When Capitalism and Citizenship Collide

Lately I’ve been hearing more references to an old argument: That our present (and growing) income inequality is ok as long as everyone’s life is improving a bit. This is an old conservative saw and one which I find particularly miserly. It’s as though the invention and seeming ubiquitousness of computers made it acceptable for a tiny sliver of the population to take all the rest of the new wealth created since 1970. How is such a position morally defensible? Obviously, a free society with a free market will have some variation in income and wealth levels. That’s a natural outcome of a dynamic system. But a system with the kind of drastic and increasing inequality we see now cannot be healthy.

Nor, I fear, can it last. Our current political economic system is already undermining equality of citizenship. If this continues, at some point the inequalities of wealth will overwhelm our system of government. That’s one of my concerns here. The logic of capitalism, taken alone, has no problem with growing wealth inequality. As long as the market keeps humming along (and it is regaining momentum even now), it’s not really significant who it is that has and spends the money. The market, in theory, will just keep responding to supply and demand.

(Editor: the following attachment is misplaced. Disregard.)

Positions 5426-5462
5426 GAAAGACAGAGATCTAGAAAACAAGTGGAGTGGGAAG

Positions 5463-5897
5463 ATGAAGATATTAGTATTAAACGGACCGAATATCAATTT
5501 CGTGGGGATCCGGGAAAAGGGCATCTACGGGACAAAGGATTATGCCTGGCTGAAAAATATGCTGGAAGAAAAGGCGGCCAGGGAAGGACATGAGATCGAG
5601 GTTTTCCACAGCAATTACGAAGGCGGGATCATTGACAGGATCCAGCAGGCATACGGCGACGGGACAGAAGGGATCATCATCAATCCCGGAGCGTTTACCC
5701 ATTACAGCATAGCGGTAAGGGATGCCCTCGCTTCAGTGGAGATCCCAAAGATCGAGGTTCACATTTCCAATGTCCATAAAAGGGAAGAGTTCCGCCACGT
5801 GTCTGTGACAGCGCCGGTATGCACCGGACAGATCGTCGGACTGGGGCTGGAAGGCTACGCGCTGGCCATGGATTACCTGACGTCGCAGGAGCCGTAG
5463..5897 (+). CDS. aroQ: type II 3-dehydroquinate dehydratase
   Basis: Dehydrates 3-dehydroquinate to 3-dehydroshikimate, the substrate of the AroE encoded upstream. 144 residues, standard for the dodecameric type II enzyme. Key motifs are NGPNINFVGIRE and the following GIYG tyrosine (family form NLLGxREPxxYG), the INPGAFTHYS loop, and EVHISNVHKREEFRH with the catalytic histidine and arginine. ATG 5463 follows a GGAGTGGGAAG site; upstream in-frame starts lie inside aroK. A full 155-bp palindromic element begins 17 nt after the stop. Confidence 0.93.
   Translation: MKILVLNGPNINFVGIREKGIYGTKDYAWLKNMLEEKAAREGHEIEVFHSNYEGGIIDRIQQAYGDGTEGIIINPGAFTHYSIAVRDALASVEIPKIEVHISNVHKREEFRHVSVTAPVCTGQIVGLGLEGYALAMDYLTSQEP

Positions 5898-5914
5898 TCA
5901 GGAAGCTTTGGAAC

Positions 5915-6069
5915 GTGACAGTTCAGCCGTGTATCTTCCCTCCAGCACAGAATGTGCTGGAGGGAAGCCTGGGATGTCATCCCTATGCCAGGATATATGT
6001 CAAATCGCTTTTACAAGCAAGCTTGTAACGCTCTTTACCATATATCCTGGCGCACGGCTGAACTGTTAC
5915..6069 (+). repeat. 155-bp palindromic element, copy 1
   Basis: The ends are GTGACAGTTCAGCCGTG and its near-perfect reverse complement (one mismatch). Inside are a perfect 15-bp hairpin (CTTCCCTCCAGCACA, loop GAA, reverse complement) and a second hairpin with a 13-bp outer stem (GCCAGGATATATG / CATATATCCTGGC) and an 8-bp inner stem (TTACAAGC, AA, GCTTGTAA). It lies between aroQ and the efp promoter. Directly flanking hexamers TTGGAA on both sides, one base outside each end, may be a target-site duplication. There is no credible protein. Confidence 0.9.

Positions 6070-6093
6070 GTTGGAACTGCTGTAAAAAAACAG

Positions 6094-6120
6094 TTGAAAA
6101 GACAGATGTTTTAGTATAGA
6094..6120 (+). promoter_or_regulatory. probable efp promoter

But the logic of democratic citizenship demands some level of equality. Most fundamental is equality before the law – things like an equal say in government; a trial before one’s peers; rights of property, speech, assembly, religion, etc. But we are also a government founded on the ideal of equal opportunity, that all enjoy the inalienable right to the “pursuit of happiness.” The logic of modern capitalism, of naked pursuit of self-interest, exists in tension with the communal aspects of the logic of citizenship. At some point, that tension becomes outright opposition. When it does so, one must constrain the other or both collapse together. I worry that we’re getting much closer to that conflict igniting around us. Then the time will be over for leaders to pursue whichever course suits their short-term goals. Wise leaders must decide to which system their true loyalties lie.


Several weeks ago I ran across this statement by Henry George that aptly sums up my concerns. Writing more than a century ago, he had this to say:

“When, under institutions that proclaim equality, masses of men, whose ambitions and tastes are aroused only to be crucified, find it a hard, bitter, degrading struggle even to live, is it to be expected that the sight of other men rolling in their millions will not excite discontent? … The political equality from which we can not recede, and the social inequality to which we are tending, can not peacefully coexist.”

Henry George, “The Kearney Agitation in California,” Popular Science Monthly (Aug 1880), 452-453.

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